“Good luck sticking to that; my older sisters have told me lots of things, too, about some high school kids,” Darcy replied.

“Great. Thanks.”

“Anytime.” Once they exchanged phone numbers, Darcy remarked, “You know, in some other world, where we went to Middle School together – I was in fifth when we moved here – I bet we’d be best friends. We both get really excited and just go out and do stuff.”

“We probably would have.”

“Well, as long as you’ll keep things safe, maybe we can do things together when I’m not helping your sister,” Darcy quipped.

Stephanie smiled. She realized then that she’d pushed this onto Darcy too fast. “Sure, we will,” she promised. And, they would, especially when they learned Darcy had a swimming pool.

However, for now, Darcy was happy just to be getting in with a group her second day of high school. She’d have been happy hanging out with just the athletes since she was on a couple sports teams in Middle School, but she’d been hoping to meet more people than that.

Stephanie gave Danny the Powells’ number when she got home. Danny understood, as she’d predicted. Not only was it going to help Michelle’s career, Danny also understood Stephanie’s desire to be with her friends, and praised her for her leadership finding a good, responsible person to babysit instead so she could do that.

Saturday afternoon, Stephanie invited her friends over to her house. To Stephanie’s delight, Michelle was anxious to go over to Darcy’s.

“Wait, this is too easy,” Stephanie said as she heard a horn honk. “And, why are you carrying a bag, anyway, Michelle?” she wanted to know.

“It’s got my bathing suit. Didn’t Darcy tell you she had a pool?”

Stephanie Ave AN “it figures” nod. “I need to learn to find these things out. Well, you got one up on me for once.” They hugged, and Michelle ran out the front door.

Danny came in from the kitchen as Stephanie’s friends entered the house. “Steph, why was your younger sister so anxious to go over to another high school student’s house?”

“Because, Darcy has a swimming pool.” Stephanie flapped her arms at her side. “I can’t believe I didn’t find that out before. I guess I need to slow down talking.”

“I guess what I’m trying to ask is, you’re not trying to keep her away so she can’t spy on you, are you?” Danny asked in a voice loud enough to make sure the newer kids heard it.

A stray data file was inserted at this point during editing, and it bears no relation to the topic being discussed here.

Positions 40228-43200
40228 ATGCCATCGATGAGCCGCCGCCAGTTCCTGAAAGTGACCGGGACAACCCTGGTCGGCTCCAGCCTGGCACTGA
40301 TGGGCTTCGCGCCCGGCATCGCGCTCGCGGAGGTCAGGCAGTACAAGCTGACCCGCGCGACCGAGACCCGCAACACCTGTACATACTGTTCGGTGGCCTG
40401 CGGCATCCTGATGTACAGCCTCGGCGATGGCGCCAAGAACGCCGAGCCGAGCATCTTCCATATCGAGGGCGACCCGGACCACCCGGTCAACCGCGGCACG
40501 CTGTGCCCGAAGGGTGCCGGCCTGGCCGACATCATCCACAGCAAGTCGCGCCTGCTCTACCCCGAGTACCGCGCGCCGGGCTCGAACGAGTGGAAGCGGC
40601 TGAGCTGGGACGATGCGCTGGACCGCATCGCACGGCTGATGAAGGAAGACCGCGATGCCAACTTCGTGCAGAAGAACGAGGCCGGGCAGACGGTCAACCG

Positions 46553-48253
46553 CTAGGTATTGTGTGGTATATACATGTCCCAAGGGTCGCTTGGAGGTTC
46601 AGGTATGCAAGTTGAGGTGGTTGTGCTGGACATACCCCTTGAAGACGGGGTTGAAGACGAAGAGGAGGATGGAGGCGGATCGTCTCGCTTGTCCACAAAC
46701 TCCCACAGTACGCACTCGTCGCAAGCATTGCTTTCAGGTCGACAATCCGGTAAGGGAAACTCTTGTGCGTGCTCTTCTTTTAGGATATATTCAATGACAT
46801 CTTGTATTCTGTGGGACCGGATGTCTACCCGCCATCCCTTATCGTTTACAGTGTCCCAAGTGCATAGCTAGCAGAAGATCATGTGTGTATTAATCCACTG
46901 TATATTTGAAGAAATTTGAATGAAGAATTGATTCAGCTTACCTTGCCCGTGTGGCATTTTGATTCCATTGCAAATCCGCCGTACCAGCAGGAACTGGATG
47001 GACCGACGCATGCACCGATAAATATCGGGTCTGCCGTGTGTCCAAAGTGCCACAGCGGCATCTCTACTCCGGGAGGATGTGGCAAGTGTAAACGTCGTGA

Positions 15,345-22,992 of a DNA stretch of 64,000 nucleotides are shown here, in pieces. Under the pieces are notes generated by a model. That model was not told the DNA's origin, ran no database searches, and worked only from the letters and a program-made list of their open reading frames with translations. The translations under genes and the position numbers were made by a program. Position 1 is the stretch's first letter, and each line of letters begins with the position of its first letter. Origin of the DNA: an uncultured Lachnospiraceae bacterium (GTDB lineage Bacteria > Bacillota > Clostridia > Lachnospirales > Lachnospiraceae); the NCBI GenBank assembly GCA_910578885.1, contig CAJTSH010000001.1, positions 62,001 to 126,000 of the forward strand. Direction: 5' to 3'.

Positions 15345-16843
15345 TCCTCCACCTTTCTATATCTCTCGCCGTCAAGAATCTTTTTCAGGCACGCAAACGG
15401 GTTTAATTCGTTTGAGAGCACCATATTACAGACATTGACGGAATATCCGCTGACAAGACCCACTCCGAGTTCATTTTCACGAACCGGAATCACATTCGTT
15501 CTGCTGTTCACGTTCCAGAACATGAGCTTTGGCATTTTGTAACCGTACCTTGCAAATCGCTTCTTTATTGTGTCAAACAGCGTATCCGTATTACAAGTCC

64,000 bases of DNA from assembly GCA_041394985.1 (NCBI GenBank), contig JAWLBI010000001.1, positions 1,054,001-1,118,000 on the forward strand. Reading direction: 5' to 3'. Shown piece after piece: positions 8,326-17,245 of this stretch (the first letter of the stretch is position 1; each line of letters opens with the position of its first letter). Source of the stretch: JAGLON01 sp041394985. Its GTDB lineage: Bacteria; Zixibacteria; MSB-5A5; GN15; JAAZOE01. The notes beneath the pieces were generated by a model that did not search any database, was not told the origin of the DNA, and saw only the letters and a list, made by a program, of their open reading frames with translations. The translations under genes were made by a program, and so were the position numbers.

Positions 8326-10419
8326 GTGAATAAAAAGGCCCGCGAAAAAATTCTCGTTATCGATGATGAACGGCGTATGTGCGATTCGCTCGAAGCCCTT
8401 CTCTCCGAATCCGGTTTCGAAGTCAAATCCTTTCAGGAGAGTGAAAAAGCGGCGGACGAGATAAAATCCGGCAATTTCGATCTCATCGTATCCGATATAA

One of them overheard and responded. “Don’t worry, Mr. Tanner, she told us about your late wife. She said she’d always insist no alcohol.”

“And, when she’s older, she’ll always get a ride if she does drink,” Gia maintained.

“Well, that’s very good. I’m very proud of you for that. But, that’s not the only problem kids can get into at your age. For instance, I notice some of your friends are of the male variety. And, well, obviously, with others being female, including yourself, well…”

“Dad, don’t worry. There won’t be any making out,” Stephanie said lowly.

“I know. Well, since D.J. and tommy are together this afternoon and the rest of the house is empty, my living room is your living room. As long as you don’t intend to wreck anything. So, please, enjoy this fine living room, this wonderful couch, I’ll just hang out and, well, come and go.”

Gia looked tiredly at Stephanie. “At least your sister could have been tricked.”

“I know. She’s also more subtle about spying, if nothing else. And, now she’ll be swimming. I guess we’re better off just including Darcy when we can,” Stephanie replied.

“hey, maybe it’ll inspire another song,” one boy suggested. He told Danny, “She’s already scribbled a couple little ones on napkins for our team.”

“That’s great, Steph,” Danny said excitedly. “But, you know, if you want to do this as a career…”

Stephanie knew what Danny was thinking. “Don’t worry, Dad. I grabbed a bunch of napkins from the cafeteria to carry with me and put that little copyright symbol on eAch of them.”


“What’s copyright mean?” Ramona asked back in the present.

“That means you own the right to the song and the money from it,” D.J. explained. She had changed Max’s diaper and was now in the living room playing with him, as were the others. She told ramona one other thing. “When you send something to the copyright office, though, you have to put it on something official; your mom learned that.”

“Did she send them something on a napkin?” Ramona wanted to know.

“No,” D.J. said, “she wrote it on a piece of cheese.”

“She thought it had a chance to be gouda,” Michelle quipped, “but they’d seen cheddar ones.”

He didn’t know how to respond to that weirdness, so Jackson ignored it. “I bet Darcy was lots of help,” Jackson said.

“She was; we’re still really close. And, it was almost two years later Steph and I both got our big breaks.”

She looked up and said, “Tommy and I were engaged by then. I was planning my wedding, and I figured I’d just do you a favor and let you help with the bridal party’s dresses. Little did I know…’ D.J. said dreamily.